Nintendo's Wii may have stormed the console hardware charts, but it's always been rather lacklustre on the heavy-duty multimedia front. Nowhere has that been more apparent than in its support for the BBC's free catch-up TV service, iPlayer.
The only way you've been able to watch iPlayer via the Wii until now is by using the clunky Web browser, and the picture quality is awful. Now, however, Nintendo and the Beeb have launched a accessible directly through the Wii home screen, which promises to be much easier to use and significantly improve video quality. So, how good is it, and how does it fare against the other games console to support the iPlayer, the PlayStation 3?
The good news is that, after a nightmare setup -- with countless failed updates -- the video quality is much, much better on the new version. The main problem with the previous generation was that the Opera browser used an old version of Flash, so there was no way for the Wii to play a high-quality image.
With the new channel, the bit rate has been increased from 500kbps to 700kbps (generally speaking, the higher the number, the better the picture), and the codec changed to H.264. Why not higher still? The processors inside the Wii are relatively slow and underpowered, especially compared to a modern laptop, so the bit rate can't go any higher, or the video will become choppy.
To test the video quality, we watched the new comedy programme The Impressions Show with Culshaw and Stephenson. Our test TV is a four-year old, 32-inch Sony TV, and we used a Wii component cable to wring out the best possible video quality.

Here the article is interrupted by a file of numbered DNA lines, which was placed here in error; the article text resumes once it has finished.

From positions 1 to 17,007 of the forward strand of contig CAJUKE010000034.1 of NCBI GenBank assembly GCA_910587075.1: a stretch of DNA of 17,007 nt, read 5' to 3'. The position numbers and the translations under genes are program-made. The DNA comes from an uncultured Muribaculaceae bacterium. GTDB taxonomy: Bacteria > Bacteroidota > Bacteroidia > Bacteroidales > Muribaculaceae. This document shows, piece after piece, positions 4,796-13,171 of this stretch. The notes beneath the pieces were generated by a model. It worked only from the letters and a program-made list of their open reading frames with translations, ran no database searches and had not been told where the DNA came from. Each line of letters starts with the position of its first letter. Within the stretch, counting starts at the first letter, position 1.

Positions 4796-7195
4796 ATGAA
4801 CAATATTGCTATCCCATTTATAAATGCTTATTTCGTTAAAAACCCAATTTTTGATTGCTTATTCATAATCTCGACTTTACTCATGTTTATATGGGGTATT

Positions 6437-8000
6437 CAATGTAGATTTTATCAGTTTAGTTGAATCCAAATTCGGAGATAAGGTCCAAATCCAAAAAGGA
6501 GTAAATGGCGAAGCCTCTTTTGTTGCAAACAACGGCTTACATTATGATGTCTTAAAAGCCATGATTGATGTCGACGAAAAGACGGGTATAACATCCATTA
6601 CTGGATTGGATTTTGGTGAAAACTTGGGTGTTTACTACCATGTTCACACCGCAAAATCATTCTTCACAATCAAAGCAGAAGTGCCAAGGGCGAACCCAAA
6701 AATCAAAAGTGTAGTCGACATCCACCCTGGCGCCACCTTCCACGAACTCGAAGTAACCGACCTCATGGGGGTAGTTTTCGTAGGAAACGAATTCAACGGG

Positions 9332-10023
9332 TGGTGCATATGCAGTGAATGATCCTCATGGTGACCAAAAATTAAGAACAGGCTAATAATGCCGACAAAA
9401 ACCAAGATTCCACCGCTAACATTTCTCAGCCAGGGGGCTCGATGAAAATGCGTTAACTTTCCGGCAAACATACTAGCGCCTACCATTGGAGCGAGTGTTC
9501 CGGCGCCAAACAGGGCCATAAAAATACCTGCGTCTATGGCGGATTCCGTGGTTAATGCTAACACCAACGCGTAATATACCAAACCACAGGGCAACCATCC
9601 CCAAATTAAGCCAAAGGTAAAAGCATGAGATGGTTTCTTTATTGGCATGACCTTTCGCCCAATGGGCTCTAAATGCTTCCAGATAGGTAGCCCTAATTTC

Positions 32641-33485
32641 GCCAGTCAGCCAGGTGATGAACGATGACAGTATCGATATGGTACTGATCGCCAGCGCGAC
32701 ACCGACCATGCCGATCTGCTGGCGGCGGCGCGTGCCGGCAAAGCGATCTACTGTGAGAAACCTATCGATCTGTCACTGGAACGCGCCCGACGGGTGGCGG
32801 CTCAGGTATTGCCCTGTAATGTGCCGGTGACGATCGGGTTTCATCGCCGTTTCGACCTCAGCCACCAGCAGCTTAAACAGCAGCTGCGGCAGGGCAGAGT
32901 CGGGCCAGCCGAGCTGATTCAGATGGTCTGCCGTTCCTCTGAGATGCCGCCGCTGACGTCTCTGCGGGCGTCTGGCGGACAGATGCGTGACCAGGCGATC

Firing the episode up, the video and audio quality was just about the right side of watchable, but only just. It still started to pixellate noticeably as the camera panned across, and the picture was too soft for our taste. It's something we could tolerate for a half-hour show, but for anything longer it would start to give us a headache.
Watching the same programme over an HDMI connection using a PlayStation 3 really showed up the difference in picture quality between the two. Now, the picture was significantly sharper and much less prone to break up -- more like something we would be happy to watch a long programme or movie on. That's not surprising really, as the hardware inside the super-powerful PS3 has been optimised to play flash video at its best, and the bit rate can reach 1,500kbps.
In terms of ease of use, it's a dead heat, with each console having its own advantages. The big plus for the Wii is its controller, which makes selecting video and skipping through it really easy -- just point at the screen and click. Navigating a mouse around the screen with the PlayStation 3 controller is a bit of faff in comparison, although the Beeb has made it as easy as it can be.
But the PlayStation menus can have more detail than the Wii ones (pictured above), thanks to the console's support for a higher-resolution image, and the PS3 search (pictured below) looks much better than the one on the Wii, with small images helping to break up the results.
It's also worth mentioning that the Wii doesn't support subtitles at the moment, unlike the PS3, although this is something the BBC is hoping to add later.
One interesting aside is that both consoles were beaten in the video-quality department by our Virgin V+ HD box, which did the most justice of all three to John Culshaw's uncanny Michael McIntyre impression.
Ultimately, the Wii iPlayer is an impressive technical achievement, given the limitations of the console, but we'd only recommend using it with smaller, second sets. If you can, use a PS3 or laptop for watching the iPlayer on your TV -- you'll appreciate the difference.